We’re gazing out over part of the sixty-three hectares of vineyard at Ktima Gerovassiliou. The sea lies beyond them, just out of sight.

But it plays its role, in the mildness of the winters and in the temperate summers cooled by its breezes. The soil is sandy, rich in sea fossils. The vineyards teem with life- 28 species of birds thrive among the vines. Come mid-August, these vines will all be harvested by hand. Good wine needs good grapes, and harvesters with a careful hand and skilled eye.

Suggestion of a vine by Kostas Tsoklis
Moon by Kostas Varotsos

Wine and Art

Our guide Dimitra Bazaka has a degree in fine arts, and it enriches the narrative. “Wine and Art are both creative expressions of truth.” Art is integral to the experience of Ktima Gerovassiliou. Throughout the vineyard and grounds are contemporary sculptures from Greek artists of note that Mr. Gerovassiliou commissioned for the site. The expanse started out as a simple family vineyard of 2.5 hectares. After working as an oenologist at Domaine Porto Carras, Vangelis Gerovassiliou returned to the family vineyard with his wife Sonia Tziola Gerovassiliou. His first production was of a grape close to his heart.

Malagousia and other Greek varietals

Of the varieties in Greece, Malagousia is special. It makes a white wine full of ripe fruits and fragrance and flowers. Well, this delicious grape was nearly lost to time(!). A professor at the Aristotle University rescued it, and Vangelis Gerouvasileiou was the first to vinify it- an important contribution to the world of wine. The vineyard’s first production, in 1986, was a blend of Malagousia and the Greek varietal Asyrtiko. More grapes joined production over time. both Greek and international. Viognier, Chardonnay, and Sauvignon Blanc were added to the whites Malagousia and Asyrtiko (a varietal of Santorni). Syrah and Merlot joined the Greek reds Mavroudi, Mavrotragano, and Limnio (a grape with a pedigree, referred to even by Aristophanes in the 5th C BC.

Visiting the winery

We visit the wine making facilities, marveling at the industrial beauty of the vats, the extra layers of riveted stainless steel providing added insulation-

The juice becomes wine tanks with automatic cooling systems, then (in the case of the reds) ages in wooden barrels. There are crushers, separators (to separate out the grape skins), a pneumatic press that pumps out the juice, a bottling machine- modern perfections in the making of an ancient thing.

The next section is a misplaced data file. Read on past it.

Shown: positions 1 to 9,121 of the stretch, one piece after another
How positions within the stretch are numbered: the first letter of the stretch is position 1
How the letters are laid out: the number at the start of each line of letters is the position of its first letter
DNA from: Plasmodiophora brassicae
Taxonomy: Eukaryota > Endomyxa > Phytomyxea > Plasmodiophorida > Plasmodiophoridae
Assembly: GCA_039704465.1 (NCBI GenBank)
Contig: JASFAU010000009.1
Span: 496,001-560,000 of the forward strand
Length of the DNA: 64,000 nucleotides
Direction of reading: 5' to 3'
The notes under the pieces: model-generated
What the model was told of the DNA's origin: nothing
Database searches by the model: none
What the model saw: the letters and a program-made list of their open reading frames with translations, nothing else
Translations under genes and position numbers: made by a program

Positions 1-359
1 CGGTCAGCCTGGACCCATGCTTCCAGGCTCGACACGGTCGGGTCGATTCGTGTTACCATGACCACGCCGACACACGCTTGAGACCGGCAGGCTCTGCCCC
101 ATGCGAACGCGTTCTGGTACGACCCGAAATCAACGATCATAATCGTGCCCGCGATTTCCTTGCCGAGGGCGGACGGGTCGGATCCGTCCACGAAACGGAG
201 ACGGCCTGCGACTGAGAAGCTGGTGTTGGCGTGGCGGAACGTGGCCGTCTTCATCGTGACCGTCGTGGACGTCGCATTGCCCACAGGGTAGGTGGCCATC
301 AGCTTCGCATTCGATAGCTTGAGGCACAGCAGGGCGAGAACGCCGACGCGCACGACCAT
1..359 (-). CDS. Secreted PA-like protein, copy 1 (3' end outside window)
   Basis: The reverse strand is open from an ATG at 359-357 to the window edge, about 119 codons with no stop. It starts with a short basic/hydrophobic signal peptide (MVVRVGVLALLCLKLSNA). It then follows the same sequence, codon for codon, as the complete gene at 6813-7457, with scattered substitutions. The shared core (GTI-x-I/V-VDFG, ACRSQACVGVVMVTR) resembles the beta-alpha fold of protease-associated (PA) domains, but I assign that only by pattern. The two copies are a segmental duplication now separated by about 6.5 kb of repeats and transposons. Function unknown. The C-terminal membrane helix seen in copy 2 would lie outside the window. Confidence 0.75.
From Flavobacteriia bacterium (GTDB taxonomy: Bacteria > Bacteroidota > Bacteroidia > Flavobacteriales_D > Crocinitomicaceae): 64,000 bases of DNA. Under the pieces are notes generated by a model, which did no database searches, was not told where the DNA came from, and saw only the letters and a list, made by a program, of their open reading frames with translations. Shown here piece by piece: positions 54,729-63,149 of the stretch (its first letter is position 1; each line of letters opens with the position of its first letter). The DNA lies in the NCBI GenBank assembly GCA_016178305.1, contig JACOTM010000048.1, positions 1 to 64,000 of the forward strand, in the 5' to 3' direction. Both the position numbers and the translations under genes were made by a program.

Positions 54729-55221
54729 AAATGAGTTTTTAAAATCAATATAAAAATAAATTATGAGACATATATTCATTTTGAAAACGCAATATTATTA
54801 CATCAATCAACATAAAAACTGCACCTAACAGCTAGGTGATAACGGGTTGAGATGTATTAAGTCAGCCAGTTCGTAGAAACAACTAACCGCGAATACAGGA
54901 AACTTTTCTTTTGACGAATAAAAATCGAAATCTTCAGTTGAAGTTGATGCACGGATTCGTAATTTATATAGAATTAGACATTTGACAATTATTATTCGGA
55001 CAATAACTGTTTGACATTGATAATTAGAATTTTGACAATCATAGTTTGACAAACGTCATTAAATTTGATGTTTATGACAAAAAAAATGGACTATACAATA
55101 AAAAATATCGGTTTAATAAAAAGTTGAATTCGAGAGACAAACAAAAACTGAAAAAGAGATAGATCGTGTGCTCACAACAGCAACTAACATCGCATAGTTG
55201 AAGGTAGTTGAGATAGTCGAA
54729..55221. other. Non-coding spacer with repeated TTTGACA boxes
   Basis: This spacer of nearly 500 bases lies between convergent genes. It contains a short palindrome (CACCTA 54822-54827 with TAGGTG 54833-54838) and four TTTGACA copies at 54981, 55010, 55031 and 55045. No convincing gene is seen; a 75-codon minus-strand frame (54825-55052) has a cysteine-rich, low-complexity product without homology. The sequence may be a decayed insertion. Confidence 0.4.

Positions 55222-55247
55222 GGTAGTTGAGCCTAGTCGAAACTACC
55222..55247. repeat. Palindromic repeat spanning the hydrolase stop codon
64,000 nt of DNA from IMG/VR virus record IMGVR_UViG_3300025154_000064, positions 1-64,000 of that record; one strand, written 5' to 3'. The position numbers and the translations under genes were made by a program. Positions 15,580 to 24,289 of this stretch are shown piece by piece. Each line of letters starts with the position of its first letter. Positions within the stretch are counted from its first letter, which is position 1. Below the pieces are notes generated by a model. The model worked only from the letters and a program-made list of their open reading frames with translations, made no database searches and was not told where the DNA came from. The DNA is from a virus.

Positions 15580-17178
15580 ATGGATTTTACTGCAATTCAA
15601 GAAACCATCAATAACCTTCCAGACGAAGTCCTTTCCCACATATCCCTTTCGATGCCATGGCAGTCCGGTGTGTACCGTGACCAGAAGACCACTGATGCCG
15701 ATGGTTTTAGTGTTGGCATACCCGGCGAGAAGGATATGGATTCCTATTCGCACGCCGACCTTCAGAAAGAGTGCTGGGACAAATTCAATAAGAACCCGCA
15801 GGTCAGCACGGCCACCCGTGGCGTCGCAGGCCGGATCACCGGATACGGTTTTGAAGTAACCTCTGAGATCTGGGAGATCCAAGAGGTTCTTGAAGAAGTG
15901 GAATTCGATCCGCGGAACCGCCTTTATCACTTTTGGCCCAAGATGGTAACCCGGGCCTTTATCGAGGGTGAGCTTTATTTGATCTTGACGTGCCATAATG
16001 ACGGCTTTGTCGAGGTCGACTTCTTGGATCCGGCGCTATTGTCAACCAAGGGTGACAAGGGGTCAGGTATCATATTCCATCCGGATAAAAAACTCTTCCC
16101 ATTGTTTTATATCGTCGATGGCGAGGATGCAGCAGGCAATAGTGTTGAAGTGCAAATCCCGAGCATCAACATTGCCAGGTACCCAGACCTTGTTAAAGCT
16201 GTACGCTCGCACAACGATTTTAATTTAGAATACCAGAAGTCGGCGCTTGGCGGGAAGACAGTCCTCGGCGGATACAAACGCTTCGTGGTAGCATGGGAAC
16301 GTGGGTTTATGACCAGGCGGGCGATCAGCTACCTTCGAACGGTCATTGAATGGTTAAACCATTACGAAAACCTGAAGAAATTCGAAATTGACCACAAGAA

A novel museum

What a fabulous investigation of the history and role of wine in life! I first heard about the corkscrew collection from my daughters, who came here on school trips. They were dazzled. But there is much more here.

This collection of corkscrews- at 2,600 examples, one of the worlds’ largest- is just one aspect of the greater vision of celebrating the tradition of wine growing. Mr. Gerovassiliou started collecting the tools of viticulture, bottling, and barrel making 40 years ago. Next to the wine aging in barrels in the quiet (wine is alive, and apparently it hates noise) semi-darkness is a splendid collection of history of wine in our lives.

It starts with the beauty of bottles and vessels, including amphorae that transported wine in ancient times. These were found by divers off the coast near the vineyard(!)

Wine bottles have developed over time. The “onion” style of the 17th and 18th centuries on beautiful opalescent glass was a favorite.


Wine in Antiquity

Then we see the history of wine in ancient Greece. Many vessels are on display. Wine was blended with water in a krater- ancient wine was more potent than our wine today. A Psychter chilled the wine. We see vessels for serving, and the cups from which it was drunk (these varied by location, and purpose). We also learn who was drinking it (men), and where. Symposia were social gatherings where men drank together, socialized, enjoyed music, and explored specific topics.

Wine in our culture

Museologists have arranged some dynamic displays. The fabled corkscrews line two walls, divided by mechanical and non-mechanical. Glass cases hold exhibits in socio-cultural groupings. These explore consumer habits, trends in leisure and luxury, and artistic movements of the 19th and 20th centuries.

“The Corkscrew of Consumerism”- promotional corkscrews
In the Style of the Post War World

The tools of the vintner

The next room has the tools of wine making- shears,

grape crushers, barrels, bottle racks-

Wine on Camera

Lastly, a delightful homage to the role of wine in our lives, through beautiful moments in film:


Now we return to the tasting room and visitors’ center, a contemporary structure with sides open to the vineyards. A shop carries books on wine. Gerovassiliou sponsors and publishes also- a fairy tale for children introduces to the story of wine from vineyard to bottle. There are also recipe collections, poetry and verse.

Next, we will actually taste everything we have seen and thought and felt.

Ktima Gerovassiliou is very close to Thessaloniki- check their website for visiting hours, tastings, tours, and special events.

The tasting room and visitor center